• Three out of five, 59.9% of the youth candidates, identified inadequate finance as a major weakness and challenge to their electoral success.
  • Only 26% of IGLs identified funding as an important limitation for youth candidates.
  •  7% of IGLs were of the view that failure of the youth candidates to reach out to influential members in their constituencies was a serious weakness.
  • Opportunities of Youth Candidates
  • Availability of and access to social media as a tool of mass communication and mobilisation; unpopularity of the incumbent, popularity of the youth candidates’ party platform especially in their own constituencies, were all identified by IGLs as opportunities for youth candidates, and if utilised effectively, they could enhance their electoral chances.
  • The most popular media used by the youth candidates were Facebook (used by 91 of 99 candidates), posters (87) and WhatsApp (85). This supports the view that youth candidates are very active on social media platforms which they could convert into opportunities to garner support from young voters.
  • About a quarter or 24.2% of the youth candidates identified increased voter education, increased awareness created on Radio/TV, 3%; empowering the youth, 20.2%, as opportunities.
  • 17.3% of the IGLs interviewed believed that the ‘youthfulness’ of youth candidates is an opportunity that could be leveraged upon to mobilize young voters who constitute the majority of the voting population. This view was corroborated by majority of the leaders in North-West, 4.6%, and North-East, 4.2%.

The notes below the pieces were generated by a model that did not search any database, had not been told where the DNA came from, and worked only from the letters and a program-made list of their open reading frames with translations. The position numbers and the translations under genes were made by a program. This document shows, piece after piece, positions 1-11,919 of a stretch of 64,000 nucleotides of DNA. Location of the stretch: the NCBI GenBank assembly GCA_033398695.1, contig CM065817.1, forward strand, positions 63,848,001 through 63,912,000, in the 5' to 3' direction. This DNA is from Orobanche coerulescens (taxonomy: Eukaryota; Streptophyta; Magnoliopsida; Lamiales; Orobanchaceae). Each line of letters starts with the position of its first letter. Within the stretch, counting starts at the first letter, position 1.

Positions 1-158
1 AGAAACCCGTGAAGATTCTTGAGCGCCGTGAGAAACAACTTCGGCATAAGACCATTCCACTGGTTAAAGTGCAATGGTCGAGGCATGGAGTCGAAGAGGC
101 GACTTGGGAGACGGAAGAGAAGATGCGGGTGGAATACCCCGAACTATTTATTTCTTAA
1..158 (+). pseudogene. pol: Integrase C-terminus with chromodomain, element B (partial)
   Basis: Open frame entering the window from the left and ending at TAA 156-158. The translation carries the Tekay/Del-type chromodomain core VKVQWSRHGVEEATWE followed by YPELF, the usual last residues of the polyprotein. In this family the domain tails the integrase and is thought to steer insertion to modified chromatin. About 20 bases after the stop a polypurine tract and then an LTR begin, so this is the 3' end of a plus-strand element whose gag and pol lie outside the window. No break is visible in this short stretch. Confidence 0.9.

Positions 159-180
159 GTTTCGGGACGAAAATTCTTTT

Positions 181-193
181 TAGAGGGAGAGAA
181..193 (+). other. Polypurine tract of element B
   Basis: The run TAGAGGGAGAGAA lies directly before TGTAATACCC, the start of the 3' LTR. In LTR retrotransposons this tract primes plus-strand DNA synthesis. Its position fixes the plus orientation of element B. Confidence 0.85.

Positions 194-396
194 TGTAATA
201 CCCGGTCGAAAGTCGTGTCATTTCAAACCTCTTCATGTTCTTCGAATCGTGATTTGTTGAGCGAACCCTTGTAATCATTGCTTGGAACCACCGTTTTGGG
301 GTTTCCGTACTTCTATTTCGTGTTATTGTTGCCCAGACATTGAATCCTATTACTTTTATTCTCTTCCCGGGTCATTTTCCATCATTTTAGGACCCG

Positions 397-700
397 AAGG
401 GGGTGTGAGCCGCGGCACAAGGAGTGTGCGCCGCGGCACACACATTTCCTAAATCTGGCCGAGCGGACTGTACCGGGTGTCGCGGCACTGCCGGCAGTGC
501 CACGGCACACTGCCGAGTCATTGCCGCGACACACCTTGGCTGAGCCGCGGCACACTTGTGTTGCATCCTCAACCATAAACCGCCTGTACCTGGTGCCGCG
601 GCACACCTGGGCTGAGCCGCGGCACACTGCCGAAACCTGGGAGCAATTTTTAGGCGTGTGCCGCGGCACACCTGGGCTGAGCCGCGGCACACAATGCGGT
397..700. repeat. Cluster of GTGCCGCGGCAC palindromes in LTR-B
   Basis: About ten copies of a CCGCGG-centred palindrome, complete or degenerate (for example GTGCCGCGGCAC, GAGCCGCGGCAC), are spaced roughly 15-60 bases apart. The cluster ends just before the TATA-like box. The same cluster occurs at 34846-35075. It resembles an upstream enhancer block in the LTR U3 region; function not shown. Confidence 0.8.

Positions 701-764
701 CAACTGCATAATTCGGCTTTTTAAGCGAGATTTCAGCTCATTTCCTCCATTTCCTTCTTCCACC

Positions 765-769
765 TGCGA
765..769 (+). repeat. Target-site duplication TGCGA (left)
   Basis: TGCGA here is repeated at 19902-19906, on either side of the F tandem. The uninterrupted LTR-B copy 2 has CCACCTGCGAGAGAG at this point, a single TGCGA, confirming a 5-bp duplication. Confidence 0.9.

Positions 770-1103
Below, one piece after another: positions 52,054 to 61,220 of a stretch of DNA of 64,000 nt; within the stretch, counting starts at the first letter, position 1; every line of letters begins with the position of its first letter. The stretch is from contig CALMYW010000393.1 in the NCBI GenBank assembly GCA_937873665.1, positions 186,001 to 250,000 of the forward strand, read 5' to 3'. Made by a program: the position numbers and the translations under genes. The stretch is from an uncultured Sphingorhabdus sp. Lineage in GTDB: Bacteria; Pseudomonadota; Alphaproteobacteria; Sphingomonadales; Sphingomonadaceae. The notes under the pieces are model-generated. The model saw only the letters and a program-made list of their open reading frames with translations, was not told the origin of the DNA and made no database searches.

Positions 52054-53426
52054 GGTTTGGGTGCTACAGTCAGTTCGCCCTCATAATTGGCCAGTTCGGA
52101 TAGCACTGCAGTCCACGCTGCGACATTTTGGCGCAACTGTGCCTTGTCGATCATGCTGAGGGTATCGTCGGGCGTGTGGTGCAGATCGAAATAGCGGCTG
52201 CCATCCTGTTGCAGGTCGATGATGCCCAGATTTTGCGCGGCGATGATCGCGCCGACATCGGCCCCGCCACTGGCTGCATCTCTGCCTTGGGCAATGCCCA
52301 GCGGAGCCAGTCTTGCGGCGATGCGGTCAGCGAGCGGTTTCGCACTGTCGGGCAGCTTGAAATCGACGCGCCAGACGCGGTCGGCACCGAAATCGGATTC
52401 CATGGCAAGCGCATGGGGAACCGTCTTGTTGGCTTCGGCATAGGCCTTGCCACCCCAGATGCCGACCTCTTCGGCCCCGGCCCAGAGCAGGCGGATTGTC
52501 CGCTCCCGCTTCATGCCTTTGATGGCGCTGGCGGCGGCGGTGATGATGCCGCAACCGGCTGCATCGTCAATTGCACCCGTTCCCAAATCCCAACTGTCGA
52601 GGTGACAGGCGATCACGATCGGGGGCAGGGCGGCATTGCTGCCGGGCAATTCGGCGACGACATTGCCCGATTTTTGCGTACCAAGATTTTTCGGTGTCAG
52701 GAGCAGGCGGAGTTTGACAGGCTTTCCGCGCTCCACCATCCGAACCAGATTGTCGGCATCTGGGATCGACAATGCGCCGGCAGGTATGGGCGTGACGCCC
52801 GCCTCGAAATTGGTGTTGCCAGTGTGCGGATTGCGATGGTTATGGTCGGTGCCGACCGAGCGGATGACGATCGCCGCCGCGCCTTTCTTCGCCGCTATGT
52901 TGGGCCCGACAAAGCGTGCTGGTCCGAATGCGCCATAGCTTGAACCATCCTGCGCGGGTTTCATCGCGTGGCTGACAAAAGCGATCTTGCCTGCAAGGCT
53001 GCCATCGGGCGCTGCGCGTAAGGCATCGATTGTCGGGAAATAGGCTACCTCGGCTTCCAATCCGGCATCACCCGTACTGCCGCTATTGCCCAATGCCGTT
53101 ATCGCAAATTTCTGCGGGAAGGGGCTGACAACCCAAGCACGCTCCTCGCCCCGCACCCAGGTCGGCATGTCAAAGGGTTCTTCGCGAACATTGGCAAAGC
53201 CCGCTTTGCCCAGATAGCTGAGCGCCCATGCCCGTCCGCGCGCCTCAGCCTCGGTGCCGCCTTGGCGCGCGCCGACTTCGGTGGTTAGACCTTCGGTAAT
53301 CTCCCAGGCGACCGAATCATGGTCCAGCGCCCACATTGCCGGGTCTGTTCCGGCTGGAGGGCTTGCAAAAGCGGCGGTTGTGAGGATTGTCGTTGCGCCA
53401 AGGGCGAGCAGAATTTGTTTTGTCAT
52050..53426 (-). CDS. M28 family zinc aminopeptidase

• 33.3% of youth candidates acknowledged that more consultations, giving gifts to traditional rulers, access to a vehicle or vehicles for political campaigns, and using the mass media as campaign platforms, presented opportunities to be explored further.
  • 13.6% of the IGLs identified zoning, being a female, the only youthful candidate in the election, as potential opportunities, which if skilfully mobilised, could enhance the chances of youth candidates at the polls.
  • Youth candidates were of the view that the unpopularity of an incumbent presented them an opportunity, especially for those of them in the major parties.
  • Threats of Youth Candidates
  • Electoral malpractices, destruction of candidates’ billboards, posters and fliers, verbal attacks and physical violence against the youth candidates and their supporters; conflict between the youth candidates and the leaderships of their political parties, competing against opponents with strong financial war chest, were identified by the youth candidates as electoral threats.